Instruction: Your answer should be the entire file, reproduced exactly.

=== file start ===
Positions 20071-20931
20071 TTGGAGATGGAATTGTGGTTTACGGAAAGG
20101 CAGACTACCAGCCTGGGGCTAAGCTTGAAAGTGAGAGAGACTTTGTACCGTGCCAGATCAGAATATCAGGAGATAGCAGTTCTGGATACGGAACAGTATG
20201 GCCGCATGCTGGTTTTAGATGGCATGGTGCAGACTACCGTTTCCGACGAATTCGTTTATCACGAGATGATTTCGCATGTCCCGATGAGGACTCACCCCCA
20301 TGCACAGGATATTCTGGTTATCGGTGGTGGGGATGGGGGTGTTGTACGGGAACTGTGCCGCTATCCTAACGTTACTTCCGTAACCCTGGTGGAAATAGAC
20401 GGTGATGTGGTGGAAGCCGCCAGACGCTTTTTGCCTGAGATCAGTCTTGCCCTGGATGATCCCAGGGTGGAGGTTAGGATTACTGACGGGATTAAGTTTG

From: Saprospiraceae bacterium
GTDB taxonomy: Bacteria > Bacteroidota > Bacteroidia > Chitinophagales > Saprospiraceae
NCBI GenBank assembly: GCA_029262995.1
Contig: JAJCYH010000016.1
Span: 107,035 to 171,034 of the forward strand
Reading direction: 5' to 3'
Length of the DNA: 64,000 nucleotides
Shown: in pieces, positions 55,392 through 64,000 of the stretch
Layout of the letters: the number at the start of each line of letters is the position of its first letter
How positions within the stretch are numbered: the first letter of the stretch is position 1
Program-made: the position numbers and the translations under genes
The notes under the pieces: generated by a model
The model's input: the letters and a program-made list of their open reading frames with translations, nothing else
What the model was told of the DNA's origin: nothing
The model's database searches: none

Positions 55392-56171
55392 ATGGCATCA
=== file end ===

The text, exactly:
Positions 20071-20931
20071 TTGGAGATGGAATTGTGGTTTACGGAAAGG
20101 CAGACTACCAGCCTGGGGCTAAGCTTGAAAGTGAGAGAGACTTTGTACCGTGCCAGATCAGAATATCAGGAGATAGCAGTTCTGGATACGGAACAGTATG
20201 GCCGCATGCTGGTTTTAGATGGCATGGTGCAGACTACCGTTTCCGACGAATTCGTTTATCACGAGATGATTTCGCATGTCCCGATGAGGACTCACCCCCA
20301 TGCACAGGATATTCTGGTTATCGGTGGTGGGGATGGGGGTGTTGTACGGGAACTGTGCCGCTATCCTAACGTTACTTCCGTAACCCTGGTGGAAATAGAC
20401 GGTGATGTGGTGGAAGCCGCCAGACGCTTTTTGCCTGAGATCAGTCTTGCCCTGGATGATCCCAGGGTGGAGGTTAGGATTACTGACGGGATTAAGTTTG

From: Saprospiraceae bacterium
GTDB taxonomy: Bacteria > Bacteroidota > Bacteroidia > Chitinophagales > Saprospiraceae
NCBI GenBank assembly: GCA_029262995.1
Contig: JAJCYH010000016.1
Span: 107,035 to 171,034 of the forward strand
Reading direction: 5' to 3'
Length of the DNA: 64,000 nucleotides
Shown: in pieces, positions 55,392 through 64,000 of the stretch
Layout of the letters: the number at the start of each line of letters is the position of its first letter
How positions within the stretch are numbered: the first letter of the stretch is position 1
Program-made: the position numbers and the translations under genes
The notes under the pieces: generated by a model
The model's input: the letters and a program-made list of their open reading frames with translations, nothing else
What the model was told of the DNA's origin: nothing
The model's database searches: none

Positions 55392-56171
55392 ATGGCATCA